News has just broken that a Scottish court has decided unanimously that Boris Johnson’s advice to Her Majesty to prorogue Parliament was unlawful.
It’s a shock ruling, which has delighted everybody you would expect it to delight and likewise outraged everyone it might be expected to outrage. It also flatly contradicts a ruling by an English court last week, which rejected a similar argument.
The Supreme Court will hear the case on Tuesday. It was already set to, as a result of the English judgment, but the Scottish ruling has now cast some doubt onto what until now seemed very likely to be a ruling in favour of the Government.
At the time of writing there is some debate as to whether or not this result immediately undoes the prorogation itself, although Dr Catherine Haddon of the Institute for Government says that it does not.
This ruling is that it was the PM’s advice to the Queen on prorogation is unlawful.
That does not (yet) change the prorogation itself. Though of course will add to pressure
Supreme Court on all this is next Tuesday.
— Dr Catherine Haddon (@cath_haddon) September 11, 2019
Yet the ruling does have some immediate political effects, the first of which is to put the Prime Minister on the back foot just as he’d hoped to find some breathing space to roll out his domestic agenda. He now faces a PR battle against suggestions that he deliberately misled the Queen in order to dissolve Parliament. Even experts such as Dr Haddon are framing the issue – I think somewhat unfairly – in ‘trust’ terms.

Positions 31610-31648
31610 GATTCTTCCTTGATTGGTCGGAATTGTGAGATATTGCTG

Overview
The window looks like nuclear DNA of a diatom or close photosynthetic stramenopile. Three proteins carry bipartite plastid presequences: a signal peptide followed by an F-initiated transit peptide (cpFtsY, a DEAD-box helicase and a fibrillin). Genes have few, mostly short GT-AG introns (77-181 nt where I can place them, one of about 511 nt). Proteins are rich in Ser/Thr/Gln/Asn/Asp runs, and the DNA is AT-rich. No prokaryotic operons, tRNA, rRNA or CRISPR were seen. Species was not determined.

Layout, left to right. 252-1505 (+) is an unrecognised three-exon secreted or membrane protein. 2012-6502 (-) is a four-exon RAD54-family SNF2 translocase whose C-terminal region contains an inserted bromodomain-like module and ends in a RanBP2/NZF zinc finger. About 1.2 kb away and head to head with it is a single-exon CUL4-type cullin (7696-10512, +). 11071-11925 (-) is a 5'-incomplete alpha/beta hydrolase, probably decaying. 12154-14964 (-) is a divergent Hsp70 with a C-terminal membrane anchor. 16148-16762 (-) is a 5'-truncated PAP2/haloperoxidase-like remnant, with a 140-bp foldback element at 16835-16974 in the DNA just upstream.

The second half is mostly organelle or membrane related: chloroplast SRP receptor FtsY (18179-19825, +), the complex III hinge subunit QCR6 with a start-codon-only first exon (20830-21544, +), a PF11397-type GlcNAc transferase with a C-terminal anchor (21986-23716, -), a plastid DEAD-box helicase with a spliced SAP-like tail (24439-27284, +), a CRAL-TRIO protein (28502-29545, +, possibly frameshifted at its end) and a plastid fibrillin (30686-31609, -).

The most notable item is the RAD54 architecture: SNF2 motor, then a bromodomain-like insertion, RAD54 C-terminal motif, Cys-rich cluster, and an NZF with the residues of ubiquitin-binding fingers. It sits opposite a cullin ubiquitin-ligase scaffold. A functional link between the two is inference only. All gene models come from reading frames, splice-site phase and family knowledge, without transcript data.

But it is also another step towards a looming constitutional showdown between the political and judicial elements of our constitution. One observer has noted that in making this ruling the Scottish judges have strayed some way beyond their normal constitutional bounds, and another suggests that the ruling effectively makes “vast swathes” of the works of authority which form the basis of UK law have been rendered “dubious” at a stroke.
Doubtless their defenders will claim that they are defending some worthy higher principle. But a constitution is about maintaining a common set of rules by which the game is played. Once a sense sets in that the rules are being unevenly applied, common consent for both rules and umpires erodes. That way lies the path to a real constitutional crisis.
The Government is appealing, and the Supreme Court may yet row in behind the English courts and avert any immediate crisis. But even if so, this is a battlefield we shall undoubtedly return to – whatever happens with Brexit.